Brian O’Sullivan awarded Harold Warwick Prize by the Canadian Cancer Society
UTDRO's Professor Brian O'Sullivan was recently honoured with the 2017 O. Harold Warwick Prize from the Canadian Cancer Society. This price recognizes Dr. O'Sullivan's many contributions to clinical research over the last 30 years. His discoveries in optimizing radiation therapy and minimizing its side effects have shaped cancer treatment around the world.
The O. Harold Warwick Prize is given for outstanding achievements in cancer control research. It honours Dr. Warwick, a pioneering researcher in cancer control and treatment, and the first executive director of the former National Cancer Institute of Canada and the Canadian Cancer Society. The award comes with a $20,000 contribution to the recipient’s research program.
UTDRO Chair, Dr. Fei-Fei Liu said, "I am extremely proud to work with Dr. O'Sullivan. With his valuable contributions and excellence in cancer research, he is truly deserving of this award."
The Canadian Cancer Society highlighted the following highlights of Dr. O'Sullivan's career:
Dr O’Sullivan has the distinction of transforming care for two completely different types of cancer – cancers that affect the head and neck, and soft tissue sarcomas that affect the body’s supportive or connective tissues (e.g. muscle and fat).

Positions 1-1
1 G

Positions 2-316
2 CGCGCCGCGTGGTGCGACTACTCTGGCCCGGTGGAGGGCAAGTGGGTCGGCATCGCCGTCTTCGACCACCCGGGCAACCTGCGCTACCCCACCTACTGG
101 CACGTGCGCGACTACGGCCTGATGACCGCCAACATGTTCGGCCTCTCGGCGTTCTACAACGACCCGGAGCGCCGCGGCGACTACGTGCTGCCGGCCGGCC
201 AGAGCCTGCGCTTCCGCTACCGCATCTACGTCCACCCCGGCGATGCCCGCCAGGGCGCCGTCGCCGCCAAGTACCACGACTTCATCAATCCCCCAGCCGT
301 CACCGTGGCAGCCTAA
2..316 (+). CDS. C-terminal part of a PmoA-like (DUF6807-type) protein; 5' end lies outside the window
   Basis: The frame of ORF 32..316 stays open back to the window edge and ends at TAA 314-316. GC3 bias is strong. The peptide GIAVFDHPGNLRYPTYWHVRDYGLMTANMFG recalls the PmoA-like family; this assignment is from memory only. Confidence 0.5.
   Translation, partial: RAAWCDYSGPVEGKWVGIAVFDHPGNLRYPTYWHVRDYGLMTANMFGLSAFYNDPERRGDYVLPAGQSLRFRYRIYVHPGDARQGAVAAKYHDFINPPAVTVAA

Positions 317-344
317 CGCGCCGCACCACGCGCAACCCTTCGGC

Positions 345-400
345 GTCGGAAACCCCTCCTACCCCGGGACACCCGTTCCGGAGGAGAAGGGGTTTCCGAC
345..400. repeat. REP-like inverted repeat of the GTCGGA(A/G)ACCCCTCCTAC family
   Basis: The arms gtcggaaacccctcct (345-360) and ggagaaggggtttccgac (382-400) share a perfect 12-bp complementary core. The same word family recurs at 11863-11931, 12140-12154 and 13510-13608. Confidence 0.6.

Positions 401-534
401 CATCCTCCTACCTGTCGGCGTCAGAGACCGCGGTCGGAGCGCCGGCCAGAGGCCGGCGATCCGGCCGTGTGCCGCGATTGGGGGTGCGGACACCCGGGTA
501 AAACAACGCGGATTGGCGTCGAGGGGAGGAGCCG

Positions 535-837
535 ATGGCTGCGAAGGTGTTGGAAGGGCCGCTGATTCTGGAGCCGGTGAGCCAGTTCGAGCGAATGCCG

Current treatments for head and neck cancers can have devastating side effects. Dr O’Sullivan’s research identified patients with tonsil cancer whose tumours can be safely treated with less radiation to help preserve salivary gland function and avoid long-term complications. His research also identified patients with mouth and throat cancers related to the human papillomavirus (HPV) who may be able to safely receive less aggressive therapy.
Among his accomplishments in sarcoma research, Dr O’Sullivan led a pivotal clinical trial that revealed that radiation was more beneficial when given before surgery rather than afterwards. This established a new standard of care for sarcoma, changing practice worldwide. More recently, his research on a form of radiation therapy guided by medical imaging led to its adoption for sarcoma treatment at several international cancer centres.
Dr O’Sullivan’s commitment to serving the global cancer research community has been unwavering, including his long-standing work with the Union for International Cancer Control (UICC) on improving the TNM (tumour, lymph node, metastasis) classification system and making it more accessible worldwide. His research has had a direct impact on cancer care, leading to better treatment strategies with fewer side effects.